Because of this, I took every player on the list whose career started in 1960 or later to combine together, as that makes as much sense as anything from a “modern era” of specialization; the cusp of the expansion era. Since I wanted to look at just regular position players, I deleted the stats for the two players who could be considered “part-time” pitchers.
I excluded pitchers that also worked as position players, like Jason Lane and Rick Ankiel, and focused on emergency pitchers. The numbers are brutally ugly. Combined, the pitchers on my short list threw a total of 322 and 2/3 innings. That’s not a small sample size; that’s more than a full season from a starter these days. And in those innings, the numbers are as follows: a 7.11 ERA, a 1.93 WHIP, 1.65 home runs per nine innings, 6.19 walks per nine, and just 3.48 strikeouts per nine.
That’s awful; probably worse than you were expecting. But let’s be honest here–is it comparatively any worse than Matt Garza’s .136 OPS?
Many fans are under the mistaken impression that the starting pitcher must, unless injured, complete a full inning of work per the rules. This is not the case. The rulebook stipulates that the starting pitcher “named in the batting order… shall pitch to the first batter… until such batter is put out or reaches first base.” It’s rule 5.10(e)(3.05(a)), for those scoring at home.
Rarely does this rule come into play, but it was an essential part of one of my favorite old-time baseball stories. The 1924 World Series was the first of the live-ball era to reach a winner-take-all rubber game, and Washington Senators player/manager Bucky Harris took advantage of the one-batter rule to checkmate his counterpart, the legendary John McGraw. McGraw’s best hitter that year was Bill Terry, a lefthanded slugger who was actually pretty tame against lefty pitchers but absolutely pummeled righties. So against lefthanded starters, McGraw would sit Terry and save him to use as a pinch hitter against a righty reliever later on in the game.
Harris’s listed starter for Game 7 was an anonymous, journeyman righthander named Curly Ogden, who had only joined the team after Philadelphia waived him early on in the season. Because of this, McGraw penciled Terry into the fifth spot in the order. But Ogden was just a decoy. After he walked the leadoff man, then issued a walk, Harris called time from his spot at second base, sent Ogden to the dugout, and called for the day’s original scheduled starter: lefty George Mogridge.
Terry grounded out weakly in his first appearance against Mogridge, and struck out in his second plate appearance. In the top of the 6th, Terry came up for the third time with runners on first and third and the Giants trailing 1-0. McGraw pinch-hit for his righty-killer, and Harris immediately pulled Mogridge. In the ninth inning, Harris brought in Walter Johnson, his ace, for the big righty’s first career relief appearance. The game went twelve innings, and Terry would have had as good a chance as anyone in the Giants’ lineup of cracking the fireballing Hall of Famer. However, Terry had been pulled from the game, and had to watch helplessly from the bench as Washington won in the bottom of the 12th inning.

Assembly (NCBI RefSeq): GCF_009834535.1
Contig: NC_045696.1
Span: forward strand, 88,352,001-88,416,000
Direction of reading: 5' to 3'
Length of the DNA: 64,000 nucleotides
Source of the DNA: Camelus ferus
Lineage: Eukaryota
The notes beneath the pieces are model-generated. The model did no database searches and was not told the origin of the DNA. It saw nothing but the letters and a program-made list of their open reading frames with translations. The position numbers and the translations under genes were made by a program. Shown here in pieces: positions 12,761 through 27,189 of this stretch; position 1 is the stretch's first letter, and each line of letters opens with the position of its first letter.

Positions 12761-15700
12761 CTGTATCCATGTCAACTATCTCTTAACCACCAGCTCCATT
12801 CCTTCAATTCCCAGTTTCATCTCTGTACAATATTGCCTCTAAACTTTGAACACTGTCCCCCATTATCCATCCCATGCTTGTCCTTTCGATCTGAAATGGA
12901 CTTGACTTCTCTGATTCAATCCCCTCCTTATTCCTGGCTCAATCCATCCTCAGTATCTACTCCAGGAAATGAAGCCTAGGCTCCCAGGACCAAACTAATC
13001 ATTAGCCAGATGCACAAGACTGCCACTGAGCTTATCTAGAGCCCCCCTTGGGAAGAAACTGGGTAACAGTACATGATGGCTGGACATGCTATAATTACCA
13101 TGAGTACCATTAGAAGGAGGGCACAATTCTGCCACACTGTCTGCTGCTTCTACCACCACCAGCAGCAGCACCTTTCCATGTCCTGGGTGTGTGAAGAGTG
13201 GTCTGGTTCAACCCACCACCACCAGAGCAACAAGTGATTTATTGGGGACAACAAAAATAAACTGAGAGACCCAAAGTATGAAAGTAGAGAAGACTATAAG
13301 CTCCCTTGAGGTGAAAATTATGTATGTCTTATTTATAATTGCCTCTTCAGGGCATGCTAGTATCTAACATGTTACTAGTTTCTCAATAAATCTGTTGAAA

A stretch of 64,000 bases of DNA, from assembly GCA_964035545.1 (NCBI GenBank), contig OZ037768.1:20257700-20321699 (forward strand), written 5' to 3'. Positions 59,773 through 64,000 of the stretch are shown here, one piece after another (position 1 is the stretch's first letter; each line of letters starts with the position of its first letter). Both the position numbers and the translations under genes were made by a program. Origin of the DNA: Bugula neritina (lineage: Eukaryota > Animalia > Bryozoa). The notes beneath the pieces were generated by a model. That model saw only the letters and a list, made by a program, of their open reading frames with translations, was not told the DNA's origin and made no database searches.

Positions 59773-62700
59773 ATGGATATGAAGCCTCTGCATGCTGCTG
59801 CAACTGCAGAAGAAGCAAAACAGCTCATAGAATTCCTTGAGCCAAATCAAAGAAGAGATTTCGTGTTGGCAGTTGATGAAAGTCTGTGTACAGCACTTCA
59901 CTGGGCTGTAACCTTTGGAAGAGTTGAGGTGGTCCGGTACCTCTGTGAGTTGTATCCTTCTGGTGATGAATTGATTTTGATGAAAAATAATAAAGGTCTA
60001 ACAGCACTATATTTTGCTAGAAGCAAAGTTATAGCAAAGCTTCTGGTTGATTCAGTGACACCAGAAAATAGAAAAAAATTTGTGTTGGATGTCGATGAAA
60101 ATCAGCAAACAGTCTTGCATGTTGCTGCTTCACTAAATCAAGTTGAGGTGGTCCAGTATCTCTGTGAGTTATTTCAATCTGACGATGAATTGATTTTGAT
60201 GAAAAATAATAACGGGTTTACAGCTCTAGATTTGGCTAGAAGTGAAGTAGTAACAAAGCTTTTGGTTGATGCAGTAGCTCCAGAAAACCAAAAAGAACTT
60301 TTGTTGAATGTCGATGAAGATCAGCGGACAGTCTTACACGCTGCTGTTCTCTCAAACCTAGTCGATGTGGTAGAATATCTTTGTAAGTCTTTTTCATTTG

That game turns 93 years old today, but since the rule has not been changed since, our variation on that strategy just might work. The problem is, it could only work if trading that pitcher’s plate appearance for a batter faced by a position player made sense.
Could such a bold move make sense, given the propensity for walks and home runs position players seem to show on the mound? I’d argue that it could, if they were actually prepared to pitch. And though the part-time pitcher feels like a silly anachronism, a throwback to the days of spitballs and spike-first slides, it’s got a more recent hold on the game than one might think. In fact, the Padres are experimenting with a two-way player of their own this spring. Catcher Christian Bethancourt mopped up an inning last season and looked damn promising, if woefully unpolished, in doing so. It will be interesting to track how the experiment goes if Bethancourt makes the team.
But Brewer fans might remember another two-way player quite well. Brooks Kieschnick was a two-way star in college, who gave up pitching when the Cubs drafted him. After flaming out as a big-league outfielder, he spent 2002 pitching at AAA, and the Brewers signed him hoping to effectively extend their roster to 26 men by having him do double-duty as a pinch-hitter and reliever. Kieschnick wasn’t great, but he was fun, and he wasn’t bad either–he paired a .970 OPS with a 5.26 ERA in 2003, and a .689 OPS with a 3.77 ERA in ’04. Either of those pairings is surprisingly decent–and if it were fifteen years earlier, Kieschnick might have been the perfect player to run this experiment with.